Geoff Calkins is a Harvard-trained lawyer who clerked for a U.S. Court of Appeals judge and worked for a 500-man firm in D.C. He took all that training and became … well … a sports writer. A very good one, in fact, who was an influence on me when I interned at the Memphis Commercial Appeal in the summer of 2000. In our chat, we talk about how tough it is for a sports writer to maintain a daily radio show and the energy time suck that it becomes, why Harvard Law produces U.S. presidents and Memphis sports writers, and why Calkins has stayed as a columnist in mid-sized city despite opportunities to leave.
He also discusses why he’s OK hosting a daily radio show in Memphis while his former colleague John Robert is the chief justice of the U.S. Supreme Court.
Richard Deitsch is one of the preeminent media reporters in the country, and he’s actually one of my most important follows on Twitter. His Monday column for SI.com is a must-read, both for the news he reports and for the standout stories he aggregates from the week before. In our chat, we talk about what it’s like to cover an Olympic Games, how difficult it used to be to get a byline in Sports Illustrated when he was coming up the ranks, and whether he worries about burning bridges as a media reporter/critic.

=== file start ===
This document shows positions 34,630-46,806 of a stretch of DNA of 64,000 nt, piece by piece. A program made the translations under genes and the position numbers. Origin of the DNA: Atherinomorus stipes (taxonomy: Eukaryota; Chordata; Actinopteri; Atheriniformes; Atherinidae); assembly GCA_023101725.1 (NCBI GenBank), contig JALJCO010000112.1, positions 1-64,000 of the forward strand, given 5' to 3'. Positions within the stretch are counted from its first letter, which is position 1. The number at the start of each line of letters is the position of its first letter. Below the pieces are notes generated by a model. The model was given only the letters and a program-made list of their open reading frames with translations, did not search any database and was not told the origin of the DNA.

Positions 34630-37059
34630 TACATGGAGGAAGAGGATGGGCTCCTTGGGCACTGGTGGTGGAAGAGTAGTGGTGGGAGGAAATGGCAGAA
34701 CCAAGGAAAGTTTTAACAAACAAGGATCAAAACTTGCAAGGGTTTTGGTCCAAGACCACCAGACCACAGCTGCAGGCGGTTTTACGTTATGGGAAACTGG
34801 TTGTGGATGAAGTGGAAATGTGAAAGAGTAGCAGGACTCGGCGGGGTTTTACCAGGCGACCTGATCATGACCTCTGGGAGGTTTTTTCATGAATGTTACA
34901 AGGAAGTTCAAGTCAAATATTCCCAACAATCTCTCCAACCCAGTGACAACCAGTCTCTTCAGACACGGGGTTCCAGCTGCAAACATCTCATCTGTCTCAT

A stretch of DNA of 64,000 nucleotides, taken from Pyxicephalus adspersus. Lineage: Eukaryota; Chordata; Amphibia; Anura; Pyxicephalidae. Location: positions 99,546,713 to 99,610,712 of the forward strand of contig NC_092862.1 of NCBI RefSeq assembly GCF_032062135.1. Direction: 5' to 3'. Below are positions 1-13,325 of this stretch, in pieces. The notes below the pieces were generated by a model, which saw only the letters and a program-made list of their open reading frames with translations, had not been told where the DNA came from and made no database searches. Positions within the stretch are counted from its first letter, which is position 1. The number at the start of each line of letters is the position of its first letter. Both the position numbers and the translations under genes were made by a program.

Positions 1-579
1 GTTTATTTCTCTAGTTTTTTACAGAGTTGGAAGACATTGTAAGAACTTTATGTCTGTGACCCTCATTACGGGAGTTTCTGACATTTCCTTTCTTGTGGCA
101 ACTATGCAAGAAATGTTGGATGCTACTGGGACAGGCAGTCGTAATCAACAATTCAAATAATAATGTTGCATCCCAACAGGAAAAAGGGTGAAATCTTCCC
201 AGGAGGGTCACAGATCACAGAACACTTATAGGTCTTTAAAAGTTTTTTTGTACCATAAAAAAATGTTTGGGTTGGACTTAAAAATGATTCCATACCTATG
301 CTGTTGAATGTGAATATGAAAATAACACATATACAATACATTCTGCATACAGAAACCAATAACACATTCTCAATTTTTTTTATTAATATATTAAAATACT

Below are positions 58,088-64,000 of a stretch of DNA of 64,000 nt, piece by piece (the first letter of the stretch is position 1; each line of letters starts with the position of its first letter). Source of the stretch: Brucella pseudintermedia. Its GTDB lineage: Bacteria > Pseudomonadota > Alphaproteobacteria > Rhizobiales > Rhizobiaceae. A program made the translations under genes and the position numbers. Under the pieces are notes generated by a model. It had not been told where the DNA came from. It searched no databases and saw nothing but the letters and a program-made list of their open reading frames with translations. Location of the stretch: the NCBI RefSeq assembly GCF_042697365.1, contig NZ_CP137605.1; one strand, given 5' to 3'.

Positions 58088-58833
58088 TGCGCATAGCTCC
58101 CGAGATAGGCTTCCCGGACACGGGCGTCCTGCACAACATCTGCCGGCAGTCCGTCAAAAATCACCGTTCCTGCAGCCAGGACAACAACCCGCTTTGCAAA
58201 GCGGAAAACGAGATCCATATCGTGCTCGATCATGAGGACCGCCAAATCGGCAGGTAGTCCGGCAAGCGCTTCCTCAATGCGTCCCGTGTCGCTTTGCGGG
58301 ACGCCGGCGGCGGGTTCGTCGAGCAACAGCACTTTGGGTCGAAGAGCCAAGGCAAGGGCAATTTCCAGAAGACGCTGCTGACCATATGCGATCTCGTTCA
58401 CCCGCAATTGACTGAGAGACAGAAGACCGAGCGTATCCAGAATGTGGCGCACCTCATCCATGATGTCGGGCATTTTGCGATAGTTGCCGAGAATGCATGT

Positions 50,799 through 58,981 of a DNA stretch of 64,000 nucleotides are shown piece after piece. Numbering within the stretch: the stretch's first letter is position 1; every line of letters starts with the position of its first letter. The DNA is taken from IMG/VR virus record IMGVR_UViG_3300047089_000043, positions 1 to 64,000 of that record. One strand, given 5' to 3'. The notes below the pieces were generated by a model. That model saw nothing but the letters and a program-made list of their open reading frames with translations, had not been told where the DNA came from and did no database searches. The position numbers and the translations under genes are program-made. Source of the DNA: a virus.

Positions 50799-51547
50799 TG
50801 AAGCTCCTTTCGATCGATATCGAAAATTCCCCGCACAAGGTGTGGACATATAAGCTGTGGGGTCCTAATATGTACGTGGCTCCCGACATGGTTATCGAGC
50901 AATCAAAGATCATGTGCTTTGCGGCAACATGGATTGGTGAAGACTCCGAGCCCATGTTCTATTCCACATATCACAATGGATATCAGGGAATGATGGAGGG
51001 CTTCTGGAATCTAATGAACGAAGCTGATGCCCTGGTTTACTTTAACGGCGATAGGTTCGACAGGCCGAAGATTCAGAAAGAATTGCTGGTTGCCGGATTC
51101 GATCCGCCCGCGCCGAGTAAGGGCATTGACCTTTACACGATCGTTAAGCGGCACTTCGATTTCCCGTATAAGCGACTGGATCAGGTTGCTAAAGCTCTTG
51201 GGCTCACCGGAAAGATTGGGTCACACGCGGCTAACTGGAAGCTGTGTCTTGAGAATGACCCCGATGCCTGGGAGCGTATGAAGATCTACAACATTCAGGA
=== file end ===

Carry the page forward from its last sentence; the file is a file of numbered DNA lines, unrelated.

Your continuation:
Plus, we get into the Twitter wars he’s had with such luminaries as ESPN’s Darren Rovell, Outkick the Coverage’s Clay Travis, and Jason Whitlock. Basically: other than entertainment — and my god, it is entertaining — what’s the point? Also, Deitsch explains why he hopes never, ever to write a screed.